Nun Sara is on the run in Mexico and is saved from cowboys by Hogan, who is preparing for a future mission to capture a French fort. The pair become good friends, but Sara never does tell him the true reason behind her being outlawed.
A hard but mediocre cop is assigned to escort a prostitute into custody from Las Vegas to Phoenix, so that she can testify in a mob trial. But a lot of people are literally betting that they won't make it into town alive.
A band of vigilantes catch Jed Cooper and, incorrectly believing him guilty of cattle rustling and murder, hang him and leave him for dead. But he doesn't die. He returns to his former profession of lawman to hunt down his lynchers and bring them to justice.Written by
John Oswalt <firstname.lastname@example.org>
Reportedly, producer Leonard Freeman clashed with director Ted Post during production. One day Freeman showed up on the set, issuing orders and taking charge. Post wanted to confront him, but Clint Eastwood intervened. Eastwood spoke to Freeman, and Freeman left the set and didn't return. What he said was, "If you show up on this set again, there won't be a set ... won't be a cast, won't be a crew." See more »
Two errors relating to the train at 00:34 are the wheel sets on the cars are circa 1920 and beyond, and knuckle couplers did not begin to appear until the very early 1900s. See more »
Solid western with interesting theme of law and revenge
Ex-lawman turned cattle rancher Jed Cooper is taken newly purchased cattle back home when he is caught by a posse who accuse him of murder and lynch him. They ride off to leave him to die, however he is cut down by a group of marshals who add him to their prisoners and take him to the judge. Having had his story cleared Cooper is offered a job as a marshal and agrees to do it. However when his first task is to arrest the men who hung him can he take the stand away from revenge and on the side of the law.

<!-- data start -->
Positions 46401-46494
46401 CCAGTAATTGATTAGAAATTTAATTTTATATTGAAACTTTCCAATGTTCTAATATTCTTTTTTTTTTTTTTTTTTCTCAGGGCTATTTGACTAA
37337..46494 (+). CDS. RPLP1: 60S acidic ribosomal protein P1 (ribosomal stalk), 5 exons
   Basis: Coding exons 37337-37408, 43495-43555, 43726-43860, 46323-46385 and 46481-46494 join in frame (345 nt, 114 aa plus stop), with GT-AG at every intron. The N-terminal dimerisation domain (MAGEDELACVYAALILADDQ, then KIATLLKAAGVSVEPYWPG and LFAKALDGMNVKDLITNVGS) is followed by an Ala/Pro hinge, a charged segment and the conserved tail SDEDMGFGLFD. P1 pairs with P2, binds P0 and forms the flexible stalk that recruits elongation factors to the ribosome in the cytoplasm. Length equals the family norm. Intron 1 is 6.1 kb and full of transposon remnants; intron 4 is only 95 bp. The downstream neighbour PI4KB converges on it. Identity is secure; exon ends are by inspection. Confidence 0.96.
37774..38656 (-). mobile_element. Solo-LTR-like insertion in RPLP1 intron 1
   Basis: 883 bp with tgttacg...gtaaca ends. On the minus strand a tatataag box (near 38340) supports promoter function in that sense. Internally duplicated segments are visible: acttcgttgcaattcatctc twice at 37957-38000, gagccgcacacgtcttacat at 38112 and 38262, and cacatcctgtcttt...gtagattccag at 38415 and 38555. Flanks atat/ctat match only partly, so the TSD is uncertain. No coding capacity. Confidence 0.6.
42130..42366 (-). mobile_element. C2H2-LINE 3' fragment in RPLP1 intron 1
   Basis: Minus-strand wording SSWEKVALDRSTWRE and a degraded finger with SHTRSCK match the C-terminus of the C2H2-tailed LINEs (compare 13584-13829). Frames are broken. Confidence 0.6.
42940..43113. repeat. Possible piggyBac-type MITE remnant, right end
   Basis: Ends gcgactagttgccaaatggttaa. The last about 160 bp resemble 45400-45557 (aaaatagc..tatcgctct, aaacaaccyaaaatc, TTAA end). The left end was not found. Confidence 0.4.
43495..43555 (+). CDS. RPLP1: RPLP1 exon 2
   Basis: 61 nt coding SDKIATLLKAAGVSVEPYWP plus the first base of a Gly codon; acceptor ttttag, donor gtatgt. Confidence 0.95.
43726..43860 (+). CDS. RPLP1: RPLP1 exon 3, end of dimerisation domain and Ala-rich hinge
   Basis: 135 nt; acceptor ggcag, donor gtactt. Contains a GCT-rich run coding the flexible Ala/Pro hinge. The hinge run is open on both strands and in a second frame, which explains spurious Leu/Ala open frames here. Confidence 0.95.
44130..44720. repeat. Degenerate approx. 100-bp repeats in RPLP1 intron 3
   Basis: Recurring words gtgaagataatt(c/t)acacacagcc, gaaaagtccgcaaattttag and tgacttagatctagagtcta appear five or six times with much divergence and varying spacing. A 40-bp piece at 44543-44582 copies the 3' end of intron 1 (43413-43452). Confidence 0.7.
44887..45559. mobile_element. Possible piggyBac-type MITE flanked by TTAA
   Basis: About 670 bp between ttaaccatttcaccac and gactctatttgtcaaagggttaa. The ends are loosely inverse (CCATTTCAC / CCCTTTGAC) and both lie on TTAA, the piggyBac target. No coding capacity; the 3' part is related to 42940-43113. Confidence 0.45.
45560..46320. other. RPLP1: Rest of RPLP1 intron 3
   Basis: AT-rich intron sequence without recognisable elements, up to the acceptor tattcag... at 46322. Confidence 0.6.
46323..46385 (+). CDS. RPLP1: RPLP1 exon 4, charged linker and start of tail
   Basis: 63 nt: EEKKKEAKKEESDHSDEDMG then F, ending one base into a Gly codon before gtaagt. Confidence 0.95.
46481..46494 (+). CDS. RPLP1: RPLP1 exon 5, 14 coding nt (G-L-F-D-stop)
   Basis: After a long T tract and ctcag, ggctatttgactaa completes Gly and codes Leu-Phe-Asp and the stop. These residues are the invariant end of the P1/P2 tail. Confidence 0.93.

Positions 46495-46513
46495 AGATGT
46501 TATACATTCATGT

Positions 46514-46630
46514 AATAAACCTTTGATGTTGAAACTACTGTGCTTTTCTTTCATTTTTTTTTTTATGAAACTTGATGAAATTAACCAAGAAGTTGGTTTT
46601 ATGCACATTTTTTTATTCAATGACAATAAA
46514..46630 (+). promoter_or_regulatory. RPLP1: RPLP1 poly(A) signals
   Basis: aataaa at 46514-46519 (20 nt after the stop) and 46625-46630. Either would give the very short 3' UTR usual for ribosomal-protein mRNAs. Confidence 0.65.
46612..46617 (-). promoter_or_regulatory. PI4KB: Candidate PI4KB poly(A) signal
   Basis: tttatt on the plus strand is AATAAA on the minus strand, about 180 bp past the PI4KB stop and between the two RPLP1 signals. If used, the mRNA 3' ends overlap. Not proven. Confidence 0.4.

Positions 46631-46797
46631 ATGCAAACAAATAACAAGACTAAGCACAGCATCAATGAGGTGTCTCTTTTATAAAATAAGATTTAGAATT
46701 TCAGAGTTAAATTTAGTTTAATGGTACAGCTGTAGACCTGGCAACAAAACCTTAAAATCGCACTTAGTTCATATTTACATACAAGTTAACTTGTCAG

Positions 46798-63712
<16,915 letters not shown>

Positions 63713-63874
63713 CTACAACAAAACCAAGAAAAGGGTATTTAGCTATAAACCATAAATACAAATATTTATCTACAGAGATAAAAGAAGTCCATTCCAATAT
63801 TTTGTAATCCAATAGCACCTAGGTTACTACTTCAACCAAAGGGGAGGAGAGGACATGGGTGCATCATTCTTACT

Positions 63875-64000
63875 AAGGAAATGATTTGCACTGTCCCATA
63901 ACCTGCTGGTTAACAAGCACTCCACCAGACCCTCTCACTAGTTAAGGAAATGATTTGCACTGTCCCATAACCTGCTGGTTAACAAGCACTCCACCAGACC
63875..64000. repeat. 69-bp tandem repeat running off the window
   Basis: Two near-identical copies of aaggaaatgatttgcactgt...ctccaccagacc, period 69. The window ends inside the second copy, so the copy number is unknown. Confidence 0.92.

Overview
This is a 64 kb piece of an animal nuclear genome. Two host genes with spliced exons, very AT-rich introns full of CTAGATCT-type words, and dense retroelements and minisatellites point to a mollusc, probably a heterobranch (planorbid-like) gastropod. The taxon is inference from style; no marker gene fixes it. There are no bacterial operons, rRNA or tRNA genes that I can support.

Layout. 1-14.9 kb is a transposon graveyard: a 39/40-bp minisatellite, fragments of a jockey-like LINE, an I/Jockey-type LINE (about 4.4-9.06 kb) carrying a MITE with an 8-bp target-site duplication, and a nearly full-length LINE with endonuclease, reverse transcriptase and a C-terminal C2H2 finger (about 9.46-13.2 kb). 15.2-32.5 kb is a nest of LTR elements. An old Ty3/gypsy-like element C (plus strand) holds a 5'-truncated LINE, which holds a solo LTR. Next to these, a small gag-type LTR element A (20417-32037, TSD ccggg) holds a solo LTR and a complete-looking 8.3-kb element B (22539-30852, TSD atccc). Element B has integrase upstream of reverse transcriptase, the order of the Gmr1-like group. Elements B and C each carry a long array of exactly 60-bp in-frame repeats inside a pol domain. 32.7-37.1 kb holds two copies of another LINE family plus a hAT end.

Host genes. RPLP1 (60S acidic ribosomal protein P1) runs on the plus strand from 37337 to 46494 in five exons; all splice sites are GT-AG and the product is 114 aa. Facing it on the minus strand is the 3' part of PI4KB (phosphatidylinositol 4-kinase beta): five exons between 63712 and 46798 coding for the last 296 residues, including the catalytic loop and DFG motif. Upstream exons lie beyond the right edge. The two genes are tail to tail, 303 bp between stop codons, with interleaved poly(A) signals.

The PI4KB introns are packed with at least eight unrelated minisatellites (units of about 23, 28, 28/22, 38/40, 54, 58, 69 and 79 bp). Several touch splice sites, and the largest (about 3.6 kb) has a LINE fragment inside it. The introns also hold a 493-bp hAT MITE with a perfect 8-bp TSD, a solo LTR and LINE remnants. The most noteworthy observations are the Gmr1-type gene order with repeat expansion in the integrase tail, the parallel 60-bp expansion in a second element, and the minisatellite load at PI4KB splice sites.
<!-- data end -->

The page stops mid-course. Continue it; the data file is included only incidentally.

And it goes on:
I watched this cause I do like a good western every now and again. The actual plot is quite simple on the surface man out for revenge, but it uses it quite well. It makes some interesting parallels between the hanging of men by the lynch parties and the hanging of men by a judge. It doesn't fully make it's point but it is good to have something to think about in a western. Outside of this the film has some good drama even if the end feels more like the conclusion of an episode in a TV series rather than the finale of a film.
Of course the reason for this may be Post's involvement as director. He used to direct Rawhide with Eastwood and was picked for this film to support Eastwood. This was his first American film after doing all those spaghetti westerns and I assume he wanted a familiar hand on the tiller. He does well here as he always did with his western characters, I read that he also directed some of it. The rest of the cast are made up of a few famous names (Bruce Dern, LQ Jones for example) but regardless everyone does well in their roles.
It's not a classic western but it rises above the average by having a good lead in the shape of Eastwood and some plot strands that go beyond the revenge storyline and encourage you to think of deeper issues.
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